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Child Support Agreements

Child Support Agreements

The Child Support (Assessment) Act 1989 provides that every parent has a primary duty to maintain their child.

Parents often pay or receive child support payments in accordance with an assessment made by the Child Support Agency at the Department of Human Services. The amount of child support payable is calculated using a formula, which accounts for, amongst other factors, the parents’ respective incomes and the time a child spends with each parent. Parents can apply to the Child Support Agency to administer and enforce child support payments on their behalf.

Some parents find that child support payments do not cover the full range of expenses associated with raising their children. For example, if their child is attending private school or requires significant and ongoing medical care, child support payments may not suffice. Parents in these circumstances might seek to depart from the child support assessment made by the Child Support Agency and instead enter into a Child Support Agreement.


Child Support Agreements

A Child Support Agreement allows parents to make their own private arrangements for the provision of financial support for their children under the age of 18 years (or children over the age of 18 years who are completing their secondary education).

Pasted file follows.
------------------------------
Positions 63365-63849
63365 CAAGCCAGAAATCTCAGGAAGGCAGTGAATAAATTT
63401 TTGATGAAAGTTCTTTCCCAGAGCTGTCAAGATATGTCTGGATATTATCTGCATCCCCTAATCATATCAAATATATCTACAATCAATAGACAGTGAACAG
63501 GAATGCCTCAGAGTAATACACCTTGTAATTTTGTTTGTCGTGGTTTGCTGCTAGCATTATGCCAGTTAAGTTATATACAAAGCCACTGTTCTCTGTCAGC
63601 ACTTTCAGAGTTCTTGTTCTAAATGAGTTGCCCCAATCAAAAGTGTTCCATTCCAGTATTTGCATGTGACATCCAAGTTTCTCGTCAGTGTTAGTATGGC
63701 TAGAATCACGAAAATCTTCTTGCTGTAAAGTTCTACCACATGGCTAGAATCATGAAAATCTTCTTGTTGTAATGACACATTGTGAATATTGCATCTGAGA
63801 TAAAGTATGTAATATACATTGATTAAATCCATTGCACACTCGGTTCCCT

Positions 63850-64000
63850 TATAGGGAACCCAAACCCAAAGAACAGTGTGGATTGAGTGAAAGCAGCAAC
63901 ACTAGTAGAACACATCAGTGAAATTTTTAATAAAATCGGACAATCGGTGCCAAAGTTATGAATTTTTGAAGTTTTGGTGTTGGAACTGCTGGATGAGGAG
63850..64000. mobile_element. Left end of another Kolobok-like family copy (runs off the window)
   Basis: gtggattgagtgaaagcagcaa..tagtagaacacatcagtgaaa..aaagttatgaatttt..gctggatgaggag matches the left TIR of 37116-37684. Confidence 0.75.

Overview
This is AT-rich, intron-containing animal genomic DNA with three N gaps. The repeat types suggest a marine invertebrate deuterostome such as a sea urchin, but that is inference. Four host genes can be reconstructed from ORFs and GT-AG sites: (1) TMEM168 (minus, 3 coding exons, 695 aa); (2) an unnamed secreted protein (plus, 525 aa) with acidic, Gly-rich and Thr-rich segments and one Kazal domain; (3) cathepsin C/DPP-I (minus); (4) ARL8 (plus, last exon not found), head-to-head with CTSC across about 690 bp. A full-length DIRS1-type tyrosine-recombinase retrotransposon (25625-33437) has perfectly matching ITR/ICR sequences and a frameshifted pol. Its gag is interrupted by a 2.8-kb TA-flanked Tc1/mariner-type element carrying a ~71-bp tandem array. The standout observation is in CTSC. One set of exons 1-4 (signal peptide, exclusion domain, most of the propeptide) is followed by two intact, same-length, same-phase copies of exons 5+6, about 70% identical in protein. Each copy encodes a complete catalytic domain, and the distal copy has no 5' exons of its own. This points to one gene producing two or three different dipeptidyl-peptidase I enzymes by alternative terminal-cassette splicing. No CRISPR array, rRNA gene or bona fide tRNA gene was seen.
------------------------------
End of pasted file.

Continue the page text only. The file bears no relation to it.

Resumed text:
Under a Child Support Agreement, parents can agree to pay over and above the child support assessed by the Child Support Agency and contribute to expenses not otherwise covered by a child support assessment, such as:

  • School tuition fees and levies;
  • Associated school expenses including uniform, books, stationary, computers, camps and excursions;
  • Expenses for extra-curricular activities for the children;
  • Private health insurance levies and gap medical, allied health and dental expenses;
  • Childcare fees for the children.

There are two kinds of Child Support Agreement:

  1. Limited Child Support Agreements; and
  2. Binding Child Support Agreements.

Limited Child Support Agreements

A Limited Child Support Agreement is an agreement between parents or carers that child support be paid equal to or greater than the amount assessed by the Child Support Agency. The parties do not need to obtain legal advice, however, in order to ensure that the agreement is fair and equitable, an assessment by the Child Support Agency must already exist and the Agreement must be registered with the Child Support Registrar. A Limited Child Support Agreement can be terminated by either parent 3 years after it is made.


Binding Child Support Agreements

A Binding Child Support Agreement can only be made after both parties have obtained independent legal advice. The Agreement can provide for payment of an amount of child support higher or lower than the amount assessed by the Child Support Agency. The Agreement remains in force until such time as each child reaches the age of 18.


The differences between Binding and Limited Child Support Agreements



Each party must have received independent legal advice and the Agreement must contain a certificate under Section 80C of the Child Support (Assessment) Act 1989 signed by each parent’s legal practitioner stating that the parent has been provided with independent legal advice as to: